We added a protein feed to their diet and they are in hog heaven! They love it so much they end up fighting over who gets to be first at the feeder. It’s pretty cute actually.


Their pen has remained pretty disgusting since the flood.


The rain just continued and it hasn’t had a good chance to dry out completely. They are sloshing around in muck day in and day out but they don’t seem to mind at all.


Hogs are dirty. I accepted that fact early on in our new found farm life. We clean their water bowl and feeder, only to find them filthy an hour later. Dirt and mud are their best friends. They love to roll in it, sleep in it, snuggle in it. Most people aren’t prepared for the hogs’ filthiness when they visit our farm. These pictures show you the dirty reality.


Sparkle spent over a week in the neighbor’s pasture during and after the flood. Upon her return, she remained out to pasture until her stall dried. She is finally back on a regular schedule and we are enjoying riding her more, soaking up the beautiful views. It doesn’t get much better than that.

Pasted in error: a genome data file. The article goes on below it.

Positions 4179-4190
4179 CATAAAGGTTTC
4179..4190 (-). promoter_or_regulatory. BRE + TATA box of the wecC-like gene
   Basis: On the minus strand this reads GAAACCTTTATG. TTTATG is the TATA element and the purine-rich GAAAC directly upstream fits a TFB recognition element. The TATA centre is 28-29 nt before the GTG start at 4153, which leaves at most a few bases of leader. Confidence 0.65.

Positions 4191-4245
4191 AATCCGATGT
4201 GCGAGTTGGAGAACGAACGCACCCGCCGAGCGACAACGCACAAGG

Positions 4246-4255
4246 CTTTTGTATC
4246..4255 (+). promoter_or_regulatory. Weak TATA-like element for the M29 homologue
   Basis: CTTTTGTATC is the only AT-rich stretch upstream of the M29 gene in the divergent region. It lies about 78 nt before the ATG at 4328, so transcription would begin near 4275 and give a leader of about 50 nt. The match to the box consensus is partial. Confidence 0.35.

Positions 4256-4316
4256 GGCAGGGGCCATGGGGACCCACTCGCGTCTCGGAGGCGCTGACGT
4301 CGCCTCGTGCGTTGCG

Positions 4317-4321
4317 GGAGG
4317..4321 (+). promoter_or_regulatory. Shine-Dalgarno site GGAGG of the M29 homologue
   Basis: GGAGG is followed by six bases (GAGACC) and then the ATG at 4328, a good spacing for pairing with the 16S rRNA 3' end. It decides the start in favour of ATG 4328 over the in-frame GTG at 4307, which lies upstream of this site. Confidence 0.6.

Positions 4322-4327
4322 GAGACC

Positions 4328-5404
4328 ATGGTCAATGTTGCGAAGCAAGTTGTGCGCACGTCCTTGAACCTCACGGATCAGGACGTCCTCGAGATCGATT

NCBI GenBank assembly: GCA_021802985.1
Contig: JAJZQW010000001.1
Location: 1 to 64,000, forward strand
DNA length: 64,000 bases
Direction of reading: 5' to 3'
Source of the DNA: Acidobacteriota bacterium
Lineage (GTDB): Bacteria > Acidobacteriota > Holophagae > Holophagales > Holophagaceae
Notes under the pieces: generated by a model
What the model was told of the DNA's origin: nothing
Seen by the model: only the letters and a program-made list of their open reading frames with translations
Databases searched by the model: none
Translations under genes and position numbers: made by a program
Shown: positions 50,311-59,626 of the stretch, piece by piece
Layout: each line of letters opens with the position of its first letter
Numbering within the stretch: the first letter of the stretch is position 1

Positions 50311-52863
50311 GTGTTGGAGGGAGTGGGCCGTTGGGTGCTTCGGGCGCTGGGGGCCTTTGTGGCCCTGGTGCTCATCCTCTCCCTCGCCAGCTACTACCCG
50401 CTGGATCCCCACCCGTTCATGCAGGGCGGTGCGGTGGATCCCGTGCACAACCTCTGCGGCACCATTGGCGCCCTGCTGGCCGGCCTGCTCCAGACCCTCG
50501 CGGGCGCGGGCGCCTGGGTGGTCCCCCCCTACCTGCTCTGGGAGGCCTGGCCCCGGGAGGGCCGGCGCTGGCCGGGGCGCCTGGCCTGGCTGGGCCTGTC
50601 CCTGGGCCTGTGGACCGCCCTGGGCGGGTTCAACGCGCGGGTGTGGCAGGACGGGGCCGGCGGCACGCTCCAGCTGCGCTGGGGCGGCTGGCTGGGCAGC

Sparkle and Cows

As for our newest rescue, Gypsy, she’s adjusting quite well too.

Gypsy in Chair

She is by far the best snuggle bunny in the house and will curl up wherever she can find a spot.


The pooches, hogs and horse give us so much joy in the midst of stress and struggle right now. We allow ourselves time to laugh at little unexpected moments and escape for a minute. As we approach another phase of BIG AND EXPENSIVE projects on the farm, we remember to stay committed to God’s word and we turn to Him for guidance. His word gives us comfort during some of our hardest days. We aren’t alone through any of this.